RHWarrick has delivered what the early music and dance scene has needed for the past four decades! Finally, dance is given its place alongside the other arts as she deftly steers us through her indepth research on the meaning of dance in the context of opera and how dance is an equal player in performance and the development of French opera. In fact, dance defines French opera and it is the element which made French opera so appealing to the rest of Europe that each nation employed French dancing masters or at least pseudo French dancing masters! This book is a must-read for all practitioners involved in performance and for all scholars who are not familiar with intelligent analysis of dance history. As you can see, I cannot contain my enthusiasm!

    Review was not posted due to profanity


    , create a review

    (If you're not , sign out)

    Please enter the right captcha value
    Please enter a star rating.
    Your review must be a minimum of 12 words.

    How do you rate this item?


    Product details

    • Date Published: December 2016
    • format: Hardback
    • isbn: 9781107137899
    • length: 502 pages
    • dimensions: 254 x 180 x 26 mm
    • weight: 1.14kg
    • contains: 40 b/w illus. 56 music examples
    • availability: Available
  • Table of Contents

    Part I. Lully:
    1. The dramaturgy of Lully's divertissements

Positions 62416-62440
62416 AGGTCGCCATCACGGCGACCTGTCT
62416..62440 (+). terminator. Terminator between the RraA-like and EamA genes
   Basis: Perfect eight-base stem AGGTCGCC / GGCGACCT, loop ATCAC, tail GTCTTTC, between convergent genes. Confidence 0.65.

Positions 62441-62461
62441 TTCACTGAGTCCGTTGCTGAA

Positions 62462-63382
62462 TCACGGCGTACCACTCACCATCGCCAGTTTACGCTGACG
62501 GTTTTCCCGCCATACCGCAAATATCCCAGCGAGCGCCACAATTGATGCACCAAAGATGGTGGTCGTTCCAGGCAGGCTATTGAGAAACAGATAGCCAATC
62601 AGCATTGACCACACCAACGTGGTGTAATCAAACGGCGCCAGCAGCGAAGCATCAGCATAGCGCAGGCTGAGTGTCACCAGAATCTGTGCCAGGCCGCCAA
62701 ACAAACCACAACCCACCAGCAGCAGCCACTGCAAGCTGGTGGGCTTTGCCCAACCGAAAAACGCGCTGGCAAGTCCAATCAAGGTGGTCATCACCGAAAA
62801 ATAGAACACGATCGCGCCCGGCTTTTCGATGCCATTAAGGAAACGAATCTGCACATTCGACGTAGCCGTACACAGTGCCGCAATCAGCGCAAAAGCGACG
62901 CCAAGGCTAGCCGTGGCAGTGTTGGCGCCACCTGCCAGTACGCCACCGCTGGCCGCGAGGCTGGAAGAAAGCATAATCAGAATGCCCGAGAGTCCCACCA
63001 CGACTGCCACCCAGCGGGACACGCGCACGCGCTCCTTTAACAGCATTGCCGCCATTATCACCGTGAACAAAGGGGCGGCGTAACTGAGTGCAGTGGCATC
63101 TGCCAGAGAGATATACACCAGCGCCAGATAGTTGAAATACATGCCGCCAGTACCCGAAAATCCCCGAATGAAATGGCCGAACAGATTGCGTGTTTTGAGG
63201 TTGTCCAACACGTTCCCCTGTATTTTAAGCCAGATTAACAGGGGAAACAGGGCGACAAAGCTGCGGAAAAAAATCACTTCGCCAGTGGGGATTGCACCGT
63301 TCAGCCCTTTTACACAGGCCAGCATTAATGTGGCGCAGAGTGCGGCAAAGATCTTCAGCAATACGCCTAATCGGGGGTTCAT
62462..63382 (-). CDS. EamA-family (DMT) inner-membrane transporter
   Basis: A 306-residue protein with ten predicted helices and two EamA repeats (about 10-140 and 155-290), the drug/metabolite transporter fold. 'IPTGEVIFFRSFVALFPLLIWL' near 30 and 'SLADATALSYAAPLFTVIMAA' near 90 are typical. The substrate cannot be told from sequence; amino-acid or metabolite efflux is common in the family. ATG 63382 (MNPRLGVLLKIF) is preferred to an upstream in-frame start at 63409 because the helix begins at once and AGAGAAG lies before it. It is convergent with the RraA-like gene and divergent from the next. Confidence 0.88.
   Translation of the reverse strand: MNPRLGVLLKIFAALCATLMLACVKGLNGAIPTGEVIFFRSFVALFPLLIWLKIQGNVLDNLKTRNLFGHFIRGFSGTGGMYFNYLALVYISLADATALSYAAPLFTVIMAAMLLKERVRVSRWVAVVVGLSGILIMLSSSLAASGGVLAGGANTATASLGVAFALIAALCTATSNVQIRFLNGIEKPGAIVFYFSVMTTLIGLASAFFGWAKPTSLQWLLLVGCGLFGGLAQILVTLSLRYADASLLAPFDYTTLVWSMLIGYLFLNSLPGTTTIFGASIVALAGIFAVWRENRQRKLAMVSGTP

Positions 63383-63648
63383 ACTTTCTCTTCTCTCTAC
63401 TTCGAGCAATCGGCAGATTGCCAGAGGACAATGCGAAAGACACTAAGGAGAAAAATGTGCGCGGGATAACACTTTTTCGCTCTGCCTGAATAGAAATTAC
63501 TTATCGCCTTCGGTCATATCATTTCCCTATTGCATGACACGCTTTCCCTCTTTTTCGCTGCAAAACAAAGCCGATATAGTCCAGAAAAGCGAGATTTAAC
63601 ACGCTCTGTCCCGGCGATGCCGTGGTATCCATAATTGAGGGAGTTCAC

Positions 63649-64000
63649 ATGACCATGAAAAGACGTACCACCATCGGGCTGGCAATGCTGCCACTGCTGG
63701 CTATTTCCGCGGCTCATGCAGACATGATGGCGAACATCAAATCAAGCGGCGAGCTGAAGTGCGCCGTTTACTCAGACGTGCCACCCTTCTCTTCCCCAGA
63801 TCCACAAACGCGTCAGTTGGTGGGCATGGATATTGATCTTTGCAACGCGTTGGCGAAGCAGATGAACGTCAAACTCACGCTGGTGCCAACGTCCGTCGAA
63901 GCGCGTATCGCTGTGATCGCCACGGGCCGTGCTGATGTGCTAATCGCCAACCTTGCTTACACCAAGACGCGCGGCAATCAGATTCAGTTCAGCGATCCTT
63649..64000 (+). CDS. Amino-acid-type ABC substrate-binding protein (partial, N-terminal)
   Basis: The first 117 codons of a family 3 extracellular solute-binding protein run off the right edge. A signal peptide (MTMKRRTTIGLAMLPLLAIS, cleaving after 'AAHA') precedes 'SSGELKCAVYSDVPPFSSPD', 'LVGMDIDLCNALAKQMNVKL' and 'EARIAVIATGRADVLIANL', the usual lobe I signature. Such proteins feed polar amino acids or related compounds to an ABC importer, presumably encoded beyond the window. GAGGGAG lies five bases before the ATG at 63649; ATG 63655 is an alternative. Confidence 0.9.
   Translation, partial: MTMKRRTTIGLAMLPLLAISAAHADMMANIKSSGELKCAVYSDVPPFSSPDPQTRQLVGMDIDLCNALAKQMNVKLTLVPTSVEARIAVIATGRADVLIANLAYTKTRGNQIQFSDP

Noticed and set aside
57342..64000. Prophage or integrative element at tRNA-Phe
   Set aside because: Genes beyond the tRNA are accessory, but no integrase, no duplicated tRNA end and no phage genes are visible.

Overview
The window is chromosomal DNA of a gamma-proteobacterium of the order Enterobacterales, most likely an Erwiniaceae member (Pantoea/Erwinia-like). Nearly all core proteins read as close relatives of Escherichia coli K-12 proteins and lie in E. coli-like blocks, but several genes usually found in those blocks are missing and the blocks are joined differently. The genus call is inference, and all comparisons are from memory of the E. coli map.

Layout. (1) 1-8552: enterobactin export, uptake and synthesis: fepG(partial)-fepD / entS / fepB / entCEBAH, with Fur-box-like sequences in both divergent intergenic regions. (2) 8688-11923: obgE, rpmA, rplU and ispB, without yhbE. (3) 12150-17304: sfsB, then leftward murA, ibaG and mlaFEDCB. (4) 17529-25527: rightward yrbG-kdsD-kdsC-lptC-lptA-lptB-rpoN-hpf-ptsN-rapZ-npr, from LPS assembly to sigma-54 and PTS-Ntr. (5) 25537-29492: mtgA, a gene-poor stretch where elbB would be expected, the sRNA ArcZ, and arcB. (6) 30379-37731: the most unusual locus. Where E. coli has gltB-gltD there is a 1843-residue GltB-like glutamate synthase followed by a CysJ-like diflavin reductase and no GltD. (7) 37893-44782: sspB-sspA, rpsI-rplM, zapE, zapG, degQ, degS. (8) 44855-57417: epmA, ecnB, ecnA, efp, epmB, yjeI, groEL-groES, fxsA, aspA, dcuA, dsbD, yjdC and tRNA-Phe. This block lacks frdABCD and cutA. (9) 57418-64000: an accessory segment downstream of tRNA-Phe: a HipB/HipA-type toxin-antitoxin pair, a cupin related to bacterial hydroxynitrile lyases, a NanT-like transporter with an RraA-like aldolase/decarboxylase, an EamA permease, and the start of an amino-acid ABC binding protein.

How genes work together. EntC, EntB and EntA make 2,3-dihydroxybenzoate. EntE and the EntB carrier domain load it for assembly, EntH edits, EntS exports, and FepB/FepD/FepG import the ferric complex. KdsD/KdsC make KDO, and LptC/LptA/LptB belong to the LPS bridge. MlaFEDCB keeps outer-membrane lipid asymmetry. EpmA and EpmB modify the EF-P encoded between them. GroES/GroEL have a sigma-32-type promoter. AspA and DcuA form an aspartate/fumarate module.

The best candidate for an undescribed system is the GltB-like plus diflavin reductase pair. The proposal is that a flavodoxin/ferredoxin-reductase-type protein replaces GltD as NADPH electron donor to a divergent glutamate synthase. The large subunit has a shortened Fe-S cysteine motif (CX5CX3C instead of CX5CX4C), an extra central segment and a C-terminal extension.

2. Constructing the divertissement
    3. Dance foundations
    4. Dance practices on stage
    5. Prologues
    6. The lighter side of Lully
    Part II. The Rival Muses in the Age of Campra:
    7. The muses take the stage
    8. Thalie, muse of comedy
    9. Thalie visits the fairs
    10. The contested comic
    11. Melpomène, muse of tragedy
    12. Melpomène adapts
    13. Terpsichore, muse of the dance
    14. In the traces of Terpsichore
    Appendix 1. Works performed at the Académie Royale de Musique, 1695–1732, in which the impact of the comédie italienne can be seen
    Appendix 2. A partial list of performances consisting of 'fragments', 1702–32
    Appendix 3. The choreographies danced at the Opéra contextualized.

  • Resources for

    Dance and Drama in French Baroque Opera

    Rebecca Harris-Warrick

    General Resources

    Welcome to the resources site

    Here you will find free-of-charge online materials to accompany this book. The range of materials we provide across our academic and higher education titles are an integral part of the book package whether you are a student, instructor, researcher or professional.

    Find resources associated with this title

    Type Name Unlocked * Format Size

    Showing of

    Back to top